How would you summarise what that work told us about the lives of the people who were living in the area during what is called the prehistoric period?
Prehistoric life in Palliser Bay was far from easy - these people had to work hard under sometimes difficult conditions, as did pre-European and historic period Māori in other parts of the country. ‘Nasty, brutish and short’ is often used to describe prehistoric life in many parts of the world. The Palliser Bay people had relatively high infant mortality and short life spans, even though they had access to gardening land, and forest and marine resources. Most of the sites that were studied represented small, early coastal villages and camps set amongst gardens and simple storage pits. These were occupied before the appearance of fortified pā some centuries later. The pā were constructed on steep ridges overlooking the coast. Storage pits were often fortified, or hidden, and usually surrounded by a raised rim. Clearly, the residents were concerned about their safety. During the centuries of occupation in Palliser Bay, environmental change added to the impact of human fires and cultivations at the base of the foothills. Eventually the people concentrated on the lower reaches of the Ruamāhanga where large, heavily fortified pā were erected.
How did the work you and your team did in the Wairarapa inform similar work both by you and others, in other parts of New Zealand?
The public and academic audience were informed of the research results of the Palliser Bay expedition by television interviews, newspaper reports, the Museum Bulletin, and articles in scholarly publications such as the Journal of the Royal Society of New Zealand. Sadly, there have been very few comparable multiple disciplinary projects in New Zealand. The growth of ‘contract archaeology’ (rescue excavation on sites about to be destroyed) has kept many archaeologists busy at the expense of pure research.
The results of your investigations are of wide interest, but of course they must interest local iwi in particular. How so?
The Palliser Bay research was carried out with full support of local iwi authorities. All have maintained a keen interest in the archaeology of their region. Today, they are interested in developing tourism ventures for the area, using the reprinted Bulletin as a resource.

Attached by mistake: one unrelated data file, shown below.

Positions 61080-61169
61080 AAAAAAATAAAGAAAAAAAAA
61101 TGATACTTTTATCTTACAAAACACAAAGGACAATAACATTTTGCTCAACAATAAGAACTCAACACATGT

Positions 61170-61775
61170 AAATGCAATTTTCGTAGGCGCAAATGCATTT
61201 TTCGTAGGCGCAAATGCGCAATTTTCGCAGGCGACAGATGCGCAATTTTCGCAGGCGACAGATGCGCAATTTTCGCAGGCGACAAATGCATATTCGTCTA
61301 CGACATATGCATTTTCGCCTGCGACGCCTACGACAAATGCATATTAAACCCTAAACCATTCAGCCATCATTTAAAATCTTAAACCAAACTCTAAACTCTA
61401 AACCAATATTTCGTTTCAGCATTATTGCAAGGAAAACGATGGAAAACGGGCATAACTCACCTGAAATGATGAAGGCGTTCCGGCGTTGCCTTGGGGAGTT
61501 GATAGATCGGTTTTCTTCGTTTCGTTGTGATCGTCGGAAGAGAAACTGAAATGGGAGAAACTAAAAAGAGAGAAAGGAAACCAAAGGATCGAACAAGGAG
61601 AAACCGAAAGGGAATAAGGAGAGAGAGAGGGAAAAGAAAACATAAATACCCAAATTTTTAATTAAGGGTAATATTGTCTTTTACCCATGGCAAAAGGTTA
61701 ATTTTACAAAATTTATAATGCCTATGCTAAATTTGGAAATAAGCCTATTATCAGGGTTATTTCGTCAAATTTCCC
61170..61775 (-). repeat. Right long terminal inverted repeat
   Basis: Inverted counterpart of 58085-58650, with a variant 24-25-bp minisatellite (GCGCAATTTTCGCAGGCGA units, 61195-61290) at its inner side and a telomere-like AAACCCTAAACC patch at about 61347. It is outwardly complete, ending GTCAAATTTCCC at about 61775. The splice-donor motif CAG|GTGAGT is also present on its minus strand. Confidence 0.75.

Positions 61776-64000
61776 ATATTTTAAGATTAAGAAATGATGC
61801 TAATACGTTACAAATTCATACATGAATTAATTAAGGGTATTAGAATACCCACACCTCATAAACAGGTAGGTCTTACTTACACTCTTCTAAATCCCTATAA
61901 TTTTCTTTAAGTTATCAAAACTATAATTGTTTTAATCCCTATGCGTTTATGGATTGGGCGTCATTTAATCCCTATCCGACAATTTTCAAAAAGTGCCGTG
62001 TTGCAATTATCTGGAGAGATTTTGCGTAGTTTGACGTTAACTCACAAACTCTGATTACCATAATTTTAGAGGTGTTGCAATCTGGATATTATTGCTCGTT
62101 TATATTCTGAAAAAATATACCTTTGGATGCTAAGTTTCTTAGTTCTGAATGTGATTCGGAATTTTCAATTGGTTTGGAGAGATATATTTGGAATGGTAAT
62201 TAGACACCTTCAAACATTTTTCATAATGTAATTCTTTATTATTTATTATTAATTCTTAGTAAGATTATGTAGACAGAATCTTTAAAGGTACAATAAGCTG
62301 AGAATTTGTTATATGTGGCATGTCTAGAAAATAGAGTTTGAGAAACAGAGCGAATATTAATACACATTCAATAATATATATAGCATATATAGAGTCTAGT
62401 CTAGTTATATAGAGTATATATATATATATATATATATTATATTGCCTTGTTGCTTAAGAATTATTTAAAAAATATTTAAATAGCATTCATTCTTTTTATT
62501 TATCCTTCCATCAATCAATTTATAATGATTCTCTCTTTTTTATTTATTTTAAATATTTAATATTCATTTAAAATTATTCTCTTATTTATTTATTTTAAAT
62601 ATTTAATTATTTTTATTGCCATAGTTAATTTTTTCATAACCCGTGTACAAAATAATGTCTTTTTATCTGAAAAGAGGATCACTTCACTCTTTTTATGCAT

If you were to begin this investigation work today, would there be new technologies available to your team that didn’t then exist? How would that change things?
There are always new developments in archaeological technologies, such as remote sensing and improvements in methods of dating. It is hoped that more research will be carried out in this region in the future to expand on the knowledge of pre-European life.
Did your archaeological work in the area continue beyond the period that this book’s chapters cover?
The research covered by the National Museum Bulletin was largely focussed on Palliser Bay. Since the project ended, greater interest is now being given to the movement of Māori in the early historic period into the main Wairarapa Valley.
What remains to be investigated and determined?
There is always scope for new investigations - to refine and improve existing knowledge and respond to unforeseen new chance discoveries. The South Wairarapa has many wetlands close to early historic Māori settlements. These contain valuable wooden artefacts such as carvings that are protected by being waterlogged. It is imperative that such cultural deposits are properly protected for posterity; however, many are under constant threat from land development.